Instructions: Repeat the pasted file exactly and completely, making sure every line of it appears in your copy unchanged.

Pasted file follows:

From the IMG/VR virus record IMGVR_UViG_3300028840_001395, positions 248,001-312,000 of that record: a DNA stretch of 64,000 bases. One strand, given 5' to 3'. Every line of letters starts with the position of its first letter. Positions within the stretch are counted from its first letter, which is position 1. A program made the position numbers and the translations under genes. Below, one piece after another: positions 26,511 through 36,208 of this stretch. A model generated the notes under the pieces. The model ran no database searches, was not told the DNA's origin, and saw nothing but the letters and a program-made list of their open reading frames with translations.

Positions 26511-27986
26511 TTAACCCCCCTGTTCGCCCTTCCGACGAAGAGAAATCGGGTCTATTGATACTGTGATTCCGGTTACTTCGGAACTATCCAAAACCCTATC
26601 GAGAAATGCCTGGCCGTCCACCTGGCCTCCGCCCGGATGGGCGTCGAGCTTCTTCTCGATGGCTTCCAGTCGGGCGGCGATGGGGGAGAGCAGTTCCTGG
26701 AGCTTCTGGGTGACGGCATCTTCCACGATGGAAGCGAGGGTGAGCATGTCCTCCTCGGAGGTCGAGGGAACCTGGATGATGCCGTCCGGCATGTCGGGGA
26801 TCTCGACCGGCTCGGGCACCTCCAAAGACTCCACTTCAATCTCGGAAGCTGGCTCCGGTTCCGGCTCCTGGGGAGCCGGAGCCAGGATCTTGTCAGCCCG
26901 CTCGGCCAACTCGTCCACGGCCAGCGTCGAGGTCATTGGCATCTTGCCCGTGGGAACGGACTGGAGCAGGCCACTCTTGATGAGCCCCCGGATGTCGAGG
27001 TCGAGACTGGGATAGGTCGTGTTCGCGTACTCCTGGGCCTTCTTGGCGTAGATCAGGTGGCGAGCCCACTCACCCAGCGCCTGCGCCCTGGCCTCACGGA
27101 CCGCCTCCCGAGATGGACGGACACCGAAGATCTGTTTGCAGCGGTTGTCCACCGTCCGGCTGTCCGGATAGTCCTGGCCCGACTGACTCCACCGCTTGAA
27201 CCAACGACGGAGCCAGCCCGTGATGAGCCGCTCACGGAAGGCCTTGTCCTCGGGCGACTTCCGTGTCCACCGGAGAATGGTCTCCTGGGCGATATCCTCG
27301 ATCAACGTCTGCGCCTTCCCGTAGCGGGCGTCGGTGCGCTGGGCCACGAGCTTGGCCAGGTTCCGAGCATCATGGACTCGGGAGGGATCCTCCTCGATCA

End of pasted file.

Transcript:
From the IMG/VR virus record IMGVR_UViG_3300028840_001395, positions 248,001-312,000 of that record: a DNA stretch of 64,000 bases. One strand, given 5' to 3'. Every line of letters starts with the position of its first letter. Positions within the stretch are counted from its first letter, which is position 1. A program made the position numbers and the translations under genes. Below, one piece after another: positions 26,511 through 36,208 of this stretch. A model generated the notes under the pieces. The model ran no database searches, was not told the DNA's origin, and saw nothing but the letters and a program-made list of their open reading frames with translations.

Positions 26511-27986
26511 TTAACCCCCCTGTTCGCCCTTCCGACGAAGAGAAATCGGGTCTATTGATACTGTGATTCCGGTTACTTCGGAACTATCCAAAACCCTATC
26601 GAGAAATGCCTGGCCGTCCACCTGGCCTCCGCCCGGATGGGCGTCGAGCTTCTTCTCGATGGCTTCCAGTCGGGCGGCGATGGGGGAGAGCAGTTCCTGG
26701 AGCTTCTGGGTGACGGCATCTTCCACGATGGAAGCGAGGGTGAGCATGTCCTCCTCGGAGGTCGAGGGAACCTGGATGATGCCGTCCGGCATGTCGGGGA
26801 TCTCGACCGGCTCGGGCACCTCCAAAGACTCCACTTCAATCTCGGAAGCTGGCTCCGGTTCCGGCTCCTGGGGAGCCGGAGCCAGGATCTTGTCAGCCCG
26901 CTCGGCCAACTCGTCCACGGCCAGCGTCGAGGTCATTGGCATCTTGCCCGTGGGAACGGACTGGAGCAGGCCACTCTTGATGAGCCCCCGGATGTCGAGG
27001 TCGAGACTGGGATAGGTCGTGTTCGCGTACTCCTGGGCCTTCTTGGCGTAGATCAGGTGGCGAGCCCACTCACCCAGCGCCTGCGCCCTGGCCTCACGGA
27101 CCGCCTCCCGAGATGGACGGACACCGAAGATCTGTTTGCAGCGGTTGTCCACCGTCCGGCTGTCCGGATAGTCCTGGCCCGACTGACTCCACCGCTTGAA
27201 CCAACGACGGAGCCAGCCCGTGATGAGCCGCTCACGGAAGGCCTTGTCCTCGGGCGACTTCCGTGTCCACCGGAGAATGGTCTCCTGGGCGATATCCTCG
27301 ATCAACGTCTGCGCCTTCCCGTAGCGGGCGTCGGTGCGCTGGGCCACGAGCTTGGCCAGGTTCCGAGCATCATGGACTCGGGAGGGATCCTCCTCGATCA